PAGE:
Morphogenetic Plasticity of Neuronal Elements in Cerebellar Glomeruli during Deafferentation-Induced Synaptic Reorganization
Reorganization of the cerebellar glomerulus, the main synaptic complex within the granule cell layer, was investigated using quantitative morphological techniques. All afferents to the cerebellar cortex, including mossy-fibers, were surgically destroyed by undercutting the cerebellar vermis. Fifteen days after the operation, which resulted in the removal of the main excitatory afferent to the glomerulus, a significant reorganization of the whole synaptic complex was observed, whereas the structural integrity of the glomerulus was remarkably well preserved. This was indicated by the observation that the number of granule cell dendrites (≈50 per glomerulus), as well as the number of dendritic digits (≈210 per glomerulus) bearing most of the ≈230 synaptic junctions per glomerulus, did not change significantly after mossy-fiber degeneration. The total number of synapses in the reorganized glomerulus did not change either, despite the disappearance of two-thirds of (excitatory) synaptic junctions caused by mossy-fiber degeneration. In the reorganized glomeruli, however, the inhibitory, GABA-containing Golgi axonal varicosities became the dominant synaptic type—about four-fifths (≈200) of all synapses within the glomerulus—whereas the dendritic synapses between the granule cells represented only one-fifth of all synaptic junctions. The quantitative data of the reorganized cerebellar glomerulus demonstrate both a remarkable constancy and a plasticity of he excitatory granule cells and inhibitory Golgi neurons building up this synaptic complex. constancy (the preservation of certain specific structural features) is represented by an eventually unchanged number of dendrites and synaptic junctions within the deafferented lomerulus. Such constancy was made possible, however, by the morphogenetic plasticity of both nerve-cell types to produce new, dendrodendritic and axo-dendritic synapses to compensate for the loss of mossy-fiber synapses.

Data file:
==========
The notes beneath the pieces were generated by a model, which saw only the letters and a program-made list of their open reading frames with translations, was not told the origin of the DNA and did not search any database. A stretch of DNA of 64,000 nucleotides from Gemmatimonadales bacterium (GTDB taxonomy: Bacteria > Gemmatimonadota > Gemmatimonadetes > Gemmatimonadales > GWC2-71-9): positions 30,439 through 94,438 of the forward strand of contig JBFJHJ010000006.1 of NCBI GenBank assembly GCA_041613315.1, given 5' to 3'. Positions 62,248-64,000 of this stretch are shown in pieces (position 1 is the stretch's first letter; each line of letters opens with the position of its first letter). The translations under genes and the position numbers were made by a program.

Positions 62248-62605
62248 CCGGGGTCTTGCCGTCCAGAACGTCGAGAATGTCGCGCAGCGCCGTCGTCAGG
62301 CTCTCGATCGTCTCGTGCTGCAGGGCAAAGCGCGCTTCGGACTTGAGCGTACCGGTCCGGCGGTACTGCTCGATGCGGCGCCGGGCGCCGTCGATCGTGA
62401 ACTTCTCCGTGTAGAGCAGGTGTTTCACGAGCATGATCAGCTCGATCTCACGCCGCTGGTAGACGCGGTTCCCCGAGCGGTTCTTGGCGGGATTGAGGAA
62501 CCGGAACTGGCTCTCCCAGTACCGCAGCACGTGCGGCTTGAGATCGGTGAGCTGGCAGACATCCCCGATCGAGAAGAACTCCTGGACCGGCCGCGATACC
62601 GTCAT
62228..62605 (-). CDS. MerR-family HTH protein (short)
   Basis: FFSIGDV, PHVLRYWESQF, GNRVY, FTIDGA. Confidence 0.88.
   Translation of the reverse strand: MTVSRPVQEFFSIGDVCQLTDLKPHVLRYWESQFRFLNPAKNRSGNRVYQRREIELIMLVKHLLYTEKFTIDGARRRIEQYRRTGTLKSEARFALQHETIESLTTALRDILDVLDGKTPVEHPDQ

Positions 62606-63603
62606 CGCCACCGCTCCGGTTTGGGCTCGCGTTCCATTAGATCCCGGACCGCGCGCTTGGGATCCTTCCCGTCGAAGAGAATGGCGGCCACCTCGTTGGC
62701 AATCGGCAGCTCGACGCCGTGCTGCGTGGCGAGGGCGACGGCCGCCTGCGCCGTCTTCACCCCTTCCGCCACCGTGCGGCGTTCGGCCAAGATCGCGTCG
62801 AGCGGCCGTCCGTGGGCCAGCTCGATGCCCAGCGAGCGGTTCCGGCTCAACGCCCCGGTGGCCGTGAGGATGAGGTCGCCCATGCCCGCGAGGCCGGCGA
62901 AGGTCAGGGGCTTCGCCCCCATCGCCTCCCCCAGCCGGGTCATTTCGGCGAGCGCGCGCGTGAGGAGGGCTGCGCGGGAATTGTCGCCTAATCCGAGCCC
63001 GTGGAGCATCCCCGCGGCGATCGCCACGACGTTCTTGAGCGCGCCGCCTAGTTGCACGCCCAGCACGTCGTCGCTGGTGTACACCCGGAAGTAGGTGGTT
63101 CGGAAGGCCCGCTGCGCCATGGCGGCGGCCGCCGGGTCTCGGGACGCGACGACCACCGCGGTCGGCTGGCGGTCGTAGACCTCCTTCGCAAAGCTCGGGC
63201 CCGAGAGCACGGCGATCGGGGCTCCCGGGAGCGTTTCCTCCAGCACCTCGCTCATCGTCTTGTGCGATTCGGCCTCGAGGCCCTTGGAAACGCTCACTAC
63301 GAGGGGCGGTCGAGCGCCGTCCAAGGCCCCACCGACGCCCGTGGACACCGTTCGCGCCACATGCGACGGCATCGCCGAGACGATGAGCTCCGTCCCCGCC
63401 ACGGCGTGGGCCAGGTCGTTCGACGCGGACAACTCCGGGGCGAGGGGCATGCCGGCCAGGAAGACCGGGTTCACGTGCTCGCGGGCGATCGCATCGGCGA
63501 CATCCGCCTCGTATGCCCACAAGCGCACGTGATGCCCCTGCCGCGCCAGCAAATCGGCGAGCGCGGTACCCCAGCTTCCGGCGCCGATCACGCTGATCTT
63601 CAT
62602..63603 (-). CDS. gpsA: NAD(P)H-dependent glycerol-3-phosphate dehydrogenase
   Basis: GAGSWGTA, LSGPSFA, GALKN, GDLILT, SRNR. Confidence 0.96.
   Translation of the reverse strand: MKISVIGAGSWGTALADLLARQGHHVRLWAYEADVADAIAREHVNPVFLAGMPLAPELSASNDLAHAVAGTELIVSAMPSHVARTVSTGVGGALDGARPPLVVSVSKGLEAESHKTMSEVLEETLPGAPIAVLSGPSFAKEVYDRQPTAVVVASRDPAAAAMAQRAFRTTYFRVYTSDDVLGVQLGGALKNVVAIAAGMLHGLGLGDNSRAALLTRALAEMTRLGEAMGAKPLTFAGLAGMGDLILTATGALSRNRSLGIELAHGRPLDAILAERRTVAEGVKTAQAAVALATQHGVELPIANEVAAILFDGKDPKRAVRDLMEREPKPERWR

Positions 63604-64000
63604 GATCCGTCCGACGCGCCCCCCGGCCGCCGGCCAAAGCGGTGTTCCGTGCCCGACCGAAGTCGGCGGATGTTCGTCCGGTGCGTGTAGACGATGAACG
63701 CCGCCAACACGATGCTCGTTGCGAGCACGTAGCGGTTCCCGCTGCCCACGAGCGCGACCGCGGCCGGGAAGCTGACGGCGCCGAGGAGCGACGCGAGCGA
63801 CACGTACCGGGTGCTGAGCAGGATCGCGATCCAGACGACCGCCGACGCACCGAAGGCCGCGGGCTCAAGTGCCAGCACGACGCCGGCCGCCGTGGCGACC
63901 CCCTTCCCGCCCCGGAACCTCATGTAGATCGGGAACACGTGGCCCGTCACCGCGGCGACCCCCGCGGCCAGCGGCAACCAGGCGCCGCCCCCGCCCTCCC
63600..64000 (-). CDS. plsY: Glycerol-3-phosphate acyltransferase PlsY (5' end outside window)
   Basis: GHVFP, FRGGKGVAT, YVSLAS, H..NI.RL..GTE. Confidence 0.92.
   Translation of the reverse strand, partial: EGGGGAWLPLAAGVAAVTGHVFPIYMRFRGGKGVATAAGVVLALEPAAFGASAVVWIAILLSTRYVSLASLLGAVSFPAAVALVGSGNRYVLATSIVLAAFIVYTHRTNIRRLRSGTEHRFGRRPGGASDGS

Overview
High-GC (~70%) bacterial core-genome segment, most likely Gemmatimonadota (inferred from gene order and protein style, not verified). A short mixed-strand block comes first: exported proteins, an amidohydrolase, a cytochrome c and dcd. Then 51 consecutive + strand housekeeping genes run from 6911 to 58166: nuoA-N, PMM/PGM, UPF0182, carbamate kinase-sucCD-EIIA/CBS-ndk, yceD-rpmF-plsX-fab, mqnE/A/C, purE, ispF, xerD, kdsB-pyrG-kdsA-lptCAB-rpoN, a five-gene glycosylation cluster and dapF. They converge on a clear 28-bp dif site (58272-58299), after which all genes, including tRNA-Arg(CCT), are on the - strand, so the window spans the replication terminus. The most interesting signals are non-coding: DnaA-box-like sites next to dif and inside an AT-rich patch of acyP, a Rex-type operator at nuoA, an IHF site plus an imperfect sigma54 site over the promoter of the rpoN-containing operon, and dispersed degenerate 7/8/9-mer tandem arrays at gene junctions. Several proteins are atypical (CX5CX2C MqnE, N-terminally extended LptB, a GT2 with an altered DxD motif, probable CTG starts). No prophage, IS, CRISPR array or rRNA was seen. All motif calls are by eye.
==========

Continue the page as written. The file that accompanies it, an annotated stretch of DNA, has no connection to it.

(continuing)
Copyright © 1997 Hindawi Publishing Corporation. This is an open access article distributed under the Creative Commons Attribution License, which permits unrestricted use, distribution, and reproduction in any medium, provided the original work is properly cited.